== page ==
Just looking at the line up (it's been a while since I have to be honest), but that PrismStation thing could be the go with one of the horn antenna options?

 

 

The PrismStation looks good, but the price point is a bit high. Now that I have a better idea of what products I'm looking at, I note there is a "LiteAP AC" model, which appears to be an all-in-one 120 degree solution. Unfortunately, I can't find anywhere selling it.

 

EDIT: It appears this is the "LiteBeam 5AC 16 120" under a new name.


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  Reply # 2066393 1-Aug-2018 16:16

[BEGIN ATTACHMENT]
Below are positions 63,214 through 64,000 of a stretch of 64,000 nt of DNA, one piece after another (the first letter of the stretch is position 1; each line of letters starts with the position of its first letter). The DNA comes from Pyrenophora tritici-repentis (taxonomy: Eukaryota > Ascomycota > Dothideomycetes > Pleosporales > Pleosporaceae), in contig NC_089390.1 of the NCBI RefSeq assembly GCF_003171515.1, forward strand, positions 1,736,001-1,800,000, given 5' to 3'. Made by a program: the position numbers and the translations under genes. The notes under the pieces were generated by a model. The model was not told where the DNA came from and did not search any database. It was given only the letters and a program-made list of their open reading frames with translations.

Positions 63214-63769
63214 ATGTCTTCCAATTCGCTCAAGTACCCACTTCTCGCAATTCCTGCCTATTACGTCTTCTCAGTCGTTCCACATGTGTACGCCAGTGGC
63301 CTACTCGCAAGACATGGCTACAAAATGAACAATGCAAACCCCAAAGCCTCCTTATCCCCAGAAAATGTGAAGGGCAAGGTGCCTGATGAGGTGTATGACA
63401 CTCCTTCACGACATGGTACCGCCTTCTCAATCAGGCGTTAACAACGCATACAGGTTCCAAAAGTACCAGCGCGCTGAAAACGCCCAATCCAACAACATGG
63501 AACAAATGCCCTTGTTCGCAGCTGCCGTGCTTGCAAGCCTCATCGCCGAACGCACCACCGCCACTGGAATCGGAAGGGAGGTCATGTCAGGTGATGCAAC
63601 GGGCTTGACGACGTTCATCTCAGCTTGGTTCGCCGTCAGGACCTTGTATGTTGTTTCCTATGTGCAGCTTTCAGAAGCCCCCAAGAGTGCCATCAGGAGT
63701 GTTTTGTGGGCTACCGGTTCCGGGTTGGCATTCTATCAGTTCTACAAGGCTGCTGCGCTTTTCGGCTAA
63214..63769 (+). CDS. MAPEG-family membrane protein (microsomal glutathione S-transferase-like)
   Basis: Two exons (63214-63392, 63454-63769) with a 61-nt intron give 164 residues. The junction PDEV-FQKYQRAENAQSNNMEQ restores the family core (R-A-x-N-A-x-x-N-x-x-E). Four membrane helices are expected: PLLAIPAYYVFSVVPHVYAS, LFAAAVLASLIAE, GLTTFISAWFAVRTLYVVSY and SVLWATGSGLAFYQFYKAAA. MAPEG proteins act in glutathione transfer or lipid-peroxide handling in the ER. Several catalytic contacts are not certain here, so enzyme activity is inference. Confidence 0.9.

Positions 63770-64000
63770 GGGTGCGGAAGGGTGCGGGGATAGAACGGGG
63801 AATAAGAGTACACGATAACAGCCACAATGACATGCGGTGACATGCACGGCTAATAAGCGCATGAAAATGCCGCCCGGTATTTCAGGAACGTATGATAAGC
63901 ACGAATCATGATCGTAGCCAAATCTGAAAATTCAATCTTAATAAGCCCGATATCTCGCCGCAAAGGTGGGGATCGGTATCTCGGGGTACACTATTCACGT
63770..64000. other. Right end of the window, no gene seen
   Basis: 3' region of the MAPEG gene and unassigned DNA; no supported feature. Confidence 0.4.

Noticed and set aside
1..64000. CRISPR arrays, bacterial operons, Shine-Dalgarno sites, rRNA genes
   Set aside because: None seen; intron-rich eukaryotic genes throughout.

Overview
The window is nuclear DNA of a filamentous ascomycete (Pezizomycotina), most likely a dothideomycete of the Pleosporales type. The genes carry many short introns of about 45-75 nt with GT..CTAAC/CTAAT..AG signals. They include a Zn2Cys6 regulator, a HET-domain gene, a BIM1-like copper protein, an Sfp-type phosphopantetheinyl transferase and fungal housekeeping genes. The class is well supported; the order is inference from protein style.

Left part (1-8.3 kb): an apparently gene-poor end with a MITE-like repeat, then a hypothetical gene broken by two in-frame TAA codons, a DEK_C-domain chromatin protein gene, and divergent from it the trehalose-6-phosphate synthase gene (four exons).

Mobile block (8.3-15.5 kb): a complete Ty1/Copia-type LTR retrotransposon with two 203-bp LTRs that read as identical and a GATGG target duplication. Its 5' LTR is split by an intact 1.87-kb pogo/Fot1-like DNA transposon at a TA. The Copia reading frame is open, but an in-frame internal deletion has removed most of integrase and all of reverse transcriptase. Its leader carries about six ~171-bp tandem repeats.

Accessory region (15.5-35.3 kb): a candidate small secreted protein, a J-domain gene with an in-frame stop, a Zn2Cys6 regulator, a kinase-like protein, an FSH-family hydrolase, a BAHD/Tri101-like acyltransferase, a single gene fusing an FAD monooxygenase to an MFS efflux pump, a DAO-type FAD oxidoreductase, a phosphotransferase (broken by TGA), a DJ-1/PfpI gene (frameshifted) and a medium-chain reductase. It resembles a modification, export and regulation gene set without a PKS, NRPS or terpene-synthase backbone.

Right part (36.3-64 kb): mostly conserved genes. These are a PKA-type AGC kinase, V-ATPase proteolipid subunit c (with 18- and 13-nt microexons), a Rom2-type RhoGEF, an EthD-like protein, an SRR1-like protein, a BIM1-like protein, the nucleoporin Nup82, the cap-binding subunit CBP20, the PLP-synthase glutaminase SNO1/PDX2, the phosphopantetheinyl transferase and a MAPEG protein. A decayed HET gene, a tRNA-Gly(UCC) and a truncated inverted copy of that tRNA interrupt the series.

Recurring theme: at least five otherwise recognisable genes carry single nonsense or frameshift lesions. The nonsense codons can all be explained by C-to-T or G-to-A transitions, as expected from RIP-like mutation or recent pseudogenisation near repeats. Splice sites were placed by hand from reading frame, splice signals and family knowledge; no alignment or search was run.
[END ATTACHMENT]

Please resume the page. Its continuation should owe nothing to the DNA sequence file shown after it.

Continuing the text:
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When using any directional antenna the horizontal (the most commonly quoted) and vertical beamwidths (where 50% of the signal is propagated) are extremely important.  First of all if you have a 120 degree directional that means that 50% of the signal is propagated horizontally 60 degrees from perpendicular to the antenna.  It also means that the remaining 50% of the signal is being propagated more than 60 degrees from perpendicular to the antenna.  120 degree directional antennas commonly act more like a 180 degree directional antenna because of this signal propagating outside the beamwidth area.